A Street Cat Named Bob: And How He Saved My Life

James Bowen. St. Martin’s/Dunne, $24.99 (288p) ISBN 978-1-250-02946-1
Bowen isn’t exaggerating; when he met a stray ginger tomcat (whom he named Bob after the creepy character on Twin Peaks), he was estranged from his family and recovering from heroin addiction, supporting himself as a street musician in London, and depending on the kindness of strangers. His chance encounter with Bob in 2007 changed everything. The injured animal attached himself to Bowen, and quickly proved more than just an emotional asset; in the competitive world of busking, passersby began donating more money after Bob took up position next to Bowen’s open guitar case. With Bob’s friendship bolstering his spirits, and after a warning from the police, Bowen shifts to real work, selling the charity magazine Big Issue and getting off methadone. Despite the grimmer passages in the book—a run-in with a vicious dog, tension with fellow Big Issue vendors that lead to serious consequences—the book is positive on the whole. Bob becomes an Internet celebrity via YouTube videos taken by passerby, and Bowen reconciles with his mother and returns home to Australia for a cathartic visit. Given Bowen’s inherent decency, he might well have turned things around even without his feline friend, but he convincingly makes the case that Bob was the cat-alyst. Agent: Mary Pachnos, Aitken Alexander Associates. (July)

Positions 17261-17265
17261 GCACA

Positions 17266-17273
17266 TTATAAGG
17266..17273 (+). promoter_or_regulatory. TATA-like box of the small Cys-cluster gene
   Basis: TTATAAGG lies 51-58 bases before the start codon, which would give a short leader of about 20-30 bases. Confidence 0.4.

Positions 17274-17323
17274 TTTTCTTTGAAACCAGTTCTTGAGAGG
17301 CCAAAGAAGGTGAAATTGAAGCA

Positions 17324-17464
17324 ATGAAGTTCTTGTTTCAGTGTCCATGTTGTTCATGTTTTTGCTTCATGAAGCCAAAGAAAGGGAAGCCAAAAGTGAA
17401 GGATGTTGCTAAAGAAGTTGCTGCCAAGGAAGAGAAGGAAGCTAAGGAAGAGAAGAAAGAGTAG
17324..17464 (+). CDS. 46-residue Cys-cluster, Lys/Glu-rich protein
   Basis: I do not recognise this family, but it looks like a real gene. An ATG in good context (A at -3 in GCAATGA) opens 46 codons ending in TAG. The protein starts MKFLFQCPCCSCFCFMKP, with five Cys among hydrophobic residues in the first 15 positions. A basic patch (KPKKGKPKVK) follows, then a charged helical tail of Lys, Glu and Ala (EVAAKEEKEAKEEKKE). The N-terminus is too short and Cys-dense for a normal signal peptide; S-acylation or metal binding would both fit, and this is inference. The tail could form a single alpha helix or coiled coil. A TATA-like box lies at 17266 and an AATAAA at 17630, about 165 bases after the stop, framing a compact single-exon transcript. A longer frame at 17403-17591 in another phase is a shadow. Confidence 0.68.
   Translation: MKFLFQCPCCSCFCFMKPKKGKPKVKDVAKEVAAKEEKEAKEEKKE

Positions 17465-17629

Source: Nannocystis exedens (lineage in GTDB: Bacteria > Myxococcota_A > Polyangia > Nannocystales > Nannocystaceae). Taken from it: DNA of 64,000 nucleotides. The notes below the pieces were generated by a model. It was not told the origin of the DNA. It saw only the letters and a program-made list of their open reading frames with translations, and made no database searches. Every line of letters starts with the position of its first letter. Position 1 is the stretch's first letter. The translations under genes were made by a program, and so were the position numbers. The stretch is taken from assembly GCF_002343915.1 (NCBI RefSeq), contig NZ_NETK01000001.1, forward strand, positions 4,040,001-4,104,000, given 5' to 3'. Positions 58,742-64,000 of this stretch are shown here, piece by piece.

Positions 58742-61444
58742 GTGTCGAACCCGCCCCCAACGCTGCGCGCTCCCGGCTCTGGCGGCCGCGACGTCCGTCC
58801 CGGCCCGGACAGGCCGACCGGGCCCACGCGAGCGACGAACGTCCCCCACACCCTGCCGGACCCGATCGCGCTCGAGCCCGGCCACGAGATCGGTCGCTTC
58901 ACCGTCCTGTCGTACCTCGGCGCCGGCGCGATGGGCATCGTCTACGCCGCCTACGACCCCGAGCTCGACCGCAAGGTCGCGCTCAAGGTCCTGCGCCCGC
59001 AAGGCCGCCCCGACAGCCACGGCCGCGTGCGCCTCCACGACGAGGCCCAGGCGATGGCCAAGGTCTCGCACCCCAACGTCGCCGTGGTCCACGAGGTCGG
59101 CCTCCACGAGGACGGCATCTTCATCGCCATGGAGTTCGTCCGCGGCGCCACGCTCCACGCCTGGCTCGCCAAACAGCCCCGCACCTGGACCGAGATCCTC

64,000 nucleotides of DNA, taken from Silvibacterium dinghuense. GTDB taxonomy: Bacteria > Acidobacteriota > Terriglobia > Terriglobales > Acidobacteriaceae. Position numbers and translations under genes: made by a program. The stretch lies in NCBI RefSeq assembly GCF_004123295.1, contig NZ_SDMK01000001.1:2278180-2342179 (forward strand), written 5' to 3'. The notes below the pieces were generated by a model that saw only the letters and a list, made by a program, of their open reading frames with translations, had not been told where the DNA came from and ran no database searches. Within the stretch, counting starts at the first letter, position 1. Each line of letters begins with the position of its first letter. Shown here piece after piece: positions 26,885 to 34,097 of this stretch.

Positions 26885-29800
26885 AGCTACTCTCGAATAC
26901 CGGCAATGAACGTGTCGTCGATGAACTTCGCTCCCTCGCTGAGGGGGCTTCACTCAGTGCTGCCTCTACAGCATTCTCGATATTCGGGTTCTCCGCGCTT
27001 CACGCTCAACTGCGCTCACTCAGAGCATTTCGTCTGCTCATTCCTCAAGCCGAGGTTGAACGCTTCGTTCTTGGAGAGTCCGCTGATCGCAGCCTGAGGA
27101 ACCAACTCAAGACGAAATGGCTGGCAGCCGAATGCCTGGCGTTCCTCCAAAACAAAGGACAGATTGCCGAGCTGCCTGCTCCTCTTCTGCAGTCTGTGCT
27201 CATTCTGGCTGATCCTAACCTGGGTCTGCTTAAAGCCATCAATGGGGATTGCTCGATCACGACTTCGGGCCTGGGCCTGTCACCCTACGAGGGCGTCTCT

Reviewed on: 04/01/2013
Release date: 07/30/2013
Genre: Nonfiction
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